Late onset Lysosomal Storage Disorders (LSDs) in the differential diagnosis of neurodegenerative diseases: development of new diagnostic procedures and focus on potential pharmacological chaperones (PCs)


Funded by: Regione Toscana  
Start date: 2020-07-17  End date: 2025-01-16
Total Budget: EUR 720.000,00  INO share of the total budget: EUR 100.000,00
Scientific manager: Amelia Morrone   and for INO is: Calamai Martino

Organization/Institution/Company main assignee: Azienda Ospedaliero Universitaria Meyer di Firenze

other Organization/Institution/Company involved:
AOU Careggi
USL Toscana Centro
Universitá di Firenze

other INO’s people involved:

Capitini Claudia
Cicchi Riccardo
Credi Caterina
Dallari Caterina

Abstract: Lysosomal storage diseases (LSDs) are rare or ultra-rare monogenic disorders. Their incidence is probably underestimated and the diagnosis is often delayed or may be missed because many symptoms are of a general, non-specific. In adults, several common neurodegenerative disorders (Parkinson’s disease, Alzheimer’s disease) can present symptoms similar to LSDs.
The main goal of this project is to characterize the symptoms of neurodegenerative diseases which overlap with late- onset LSDs, so that available treatments can be introduced before neurological deterioration progresses.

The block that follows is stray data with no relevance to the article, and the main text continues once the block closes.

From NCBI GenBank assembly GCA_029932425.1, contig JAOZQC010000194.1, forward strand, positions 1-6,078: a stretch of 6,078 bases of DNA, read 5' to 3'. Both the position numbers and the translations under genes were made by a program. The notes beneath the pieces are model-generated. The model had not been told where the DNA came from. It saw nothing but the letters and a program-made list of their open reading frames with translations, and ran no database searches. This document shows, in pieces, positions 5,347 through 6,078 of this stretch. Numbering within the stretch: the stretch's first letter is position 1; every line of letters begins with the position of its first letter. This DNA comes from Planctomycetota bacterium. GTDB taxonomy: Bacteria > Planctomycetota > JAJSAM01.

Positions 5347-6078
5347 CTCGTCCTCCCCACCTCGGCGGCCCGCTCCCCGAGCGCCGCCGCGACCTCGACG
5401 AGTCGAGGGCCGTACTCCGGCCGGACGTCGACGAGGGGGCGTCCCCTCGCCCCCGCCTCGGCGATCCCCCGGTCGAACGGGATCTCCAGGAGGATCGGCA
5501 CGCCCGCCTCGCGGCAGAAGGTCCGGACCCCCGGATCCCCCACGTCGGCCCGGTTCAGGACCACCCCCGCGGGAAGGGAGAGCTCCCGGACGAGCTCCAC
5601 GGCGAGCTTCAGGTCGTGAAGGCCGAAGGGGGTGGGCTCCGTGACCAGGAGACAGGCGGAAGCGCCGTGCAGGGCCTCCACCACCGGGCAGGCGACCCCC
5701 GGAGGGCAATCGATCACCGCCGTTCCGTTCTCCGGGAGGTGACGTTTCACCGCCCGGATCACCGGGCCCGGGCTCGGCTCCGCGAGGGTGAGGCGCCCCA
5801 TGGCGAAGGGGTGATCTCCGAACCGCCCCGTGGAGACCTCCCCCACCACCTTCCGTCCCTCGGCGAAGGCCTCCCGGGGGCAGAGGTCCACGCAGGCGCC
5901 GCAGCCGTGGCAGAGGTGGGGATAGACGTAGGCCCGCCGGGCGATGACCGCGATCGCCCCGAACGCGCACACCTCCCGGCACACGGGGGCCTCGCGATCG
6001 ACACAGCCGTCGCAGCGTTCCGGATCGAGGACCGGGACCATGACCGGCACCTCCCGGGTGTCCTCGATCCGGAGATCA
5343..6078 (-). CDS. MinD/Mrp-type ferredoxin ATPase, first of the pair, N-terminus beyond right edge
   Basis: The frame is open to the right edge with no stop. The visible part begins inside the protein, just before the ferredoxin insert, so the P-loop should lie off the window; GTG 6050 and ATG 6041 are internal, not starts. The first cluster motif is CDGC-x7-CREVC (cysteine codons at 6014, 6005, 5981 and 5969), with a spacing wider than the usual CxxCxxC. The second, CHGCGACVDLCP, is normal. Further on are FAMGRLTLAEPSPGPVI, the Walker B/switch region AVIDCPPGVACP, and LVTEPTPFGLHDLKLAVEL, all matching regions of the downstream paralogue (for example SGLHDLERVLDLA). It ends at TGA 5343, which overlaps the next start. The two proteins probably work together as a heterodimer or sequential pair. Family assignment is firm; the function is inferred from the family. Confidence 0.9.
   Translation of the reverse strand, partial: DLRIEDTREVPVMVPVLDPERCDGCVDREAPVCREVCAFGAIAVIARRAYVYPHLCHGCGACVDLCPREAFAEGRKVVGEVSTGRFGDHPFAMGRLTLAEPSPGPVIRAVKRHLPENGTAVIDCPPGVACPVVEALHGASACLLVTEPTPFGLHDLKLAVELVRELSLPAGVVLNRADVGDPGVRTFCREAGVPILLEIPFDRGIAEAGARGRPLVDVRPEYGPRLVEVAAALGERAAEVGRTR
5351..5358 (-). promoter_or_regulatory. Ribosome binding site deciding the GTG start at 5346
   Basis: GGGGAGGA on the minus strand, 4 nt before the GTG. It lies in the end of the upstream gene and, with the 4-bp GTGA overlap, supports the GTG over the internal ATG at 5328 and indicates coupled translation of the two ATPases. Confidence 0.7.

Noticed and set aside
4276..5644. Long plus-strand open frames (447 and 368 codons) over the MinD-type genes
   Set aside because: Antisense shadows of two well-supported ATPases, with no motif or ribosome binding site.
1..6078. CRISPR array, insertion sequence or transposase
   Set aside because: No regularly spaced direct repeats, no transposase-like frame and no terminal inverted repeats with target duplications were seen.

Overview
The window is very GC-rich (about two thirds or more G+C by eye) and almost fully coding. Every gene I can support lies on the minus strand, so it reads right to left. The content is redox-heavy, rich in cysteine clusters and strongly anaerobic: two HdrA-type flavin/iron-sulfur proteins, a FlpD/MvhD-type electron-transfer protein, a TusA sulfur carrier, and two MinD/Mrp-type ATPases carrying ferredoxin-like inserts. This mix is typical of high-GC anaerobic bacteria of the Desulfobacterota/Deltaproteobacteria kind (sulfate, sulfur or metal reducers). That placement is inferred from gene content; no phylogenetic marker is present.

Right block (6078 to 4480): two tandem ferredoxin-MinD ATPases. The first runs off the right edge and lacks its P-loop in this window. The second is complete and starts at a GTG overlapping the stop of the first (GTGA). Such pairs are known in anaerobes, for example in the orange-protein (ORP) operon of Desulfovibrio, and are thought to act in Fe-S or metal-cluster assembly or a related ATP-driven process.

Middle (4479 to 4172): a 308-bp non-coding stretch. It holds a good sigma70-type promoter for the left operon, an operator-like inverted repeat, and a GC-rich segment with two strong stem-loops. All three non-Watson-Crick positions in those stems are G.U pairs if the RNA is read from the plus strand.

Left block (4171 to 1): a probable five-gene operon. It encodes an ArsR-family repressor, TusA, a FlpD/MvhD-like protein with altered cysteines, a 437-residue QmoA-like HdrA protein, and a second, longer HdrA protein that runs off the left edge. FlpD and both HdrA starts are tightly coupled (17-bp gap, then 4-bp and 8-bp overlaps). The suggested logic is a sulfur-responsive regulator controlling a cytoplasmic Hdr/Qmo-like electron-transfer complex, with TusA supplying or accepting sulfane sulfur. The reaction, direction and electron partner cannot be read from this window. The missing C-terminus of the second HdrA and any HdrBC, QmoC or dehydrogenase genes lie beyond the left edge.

The aim of the CNR unit is to develop new methods for the diagnosis of some LSDs. It has been demonstrated that a misregulation of GM1 content is directly involved in Hungtinton’s and Parkinson’s diseases. A diagnostic test to measure GM1 ganglioside levels in peripheral blood represents a potential diagnostic tool for a number of common neurodegenerative diseases. The reprogramming and differentiation of induced pluripotent stem cells in neurons obtained from fibroblasts of LSD patients will lead to the development of a tool for evaluating any therapy for neurodegenerative diseases.

The Scientific Results:
1) Fluorescent In Situ Staining and Flow Cytometric Procedures as New Pre-Diagnostic Tests for Sialidosis, GM1 Gangliosidosis and Niemann-Pick Type C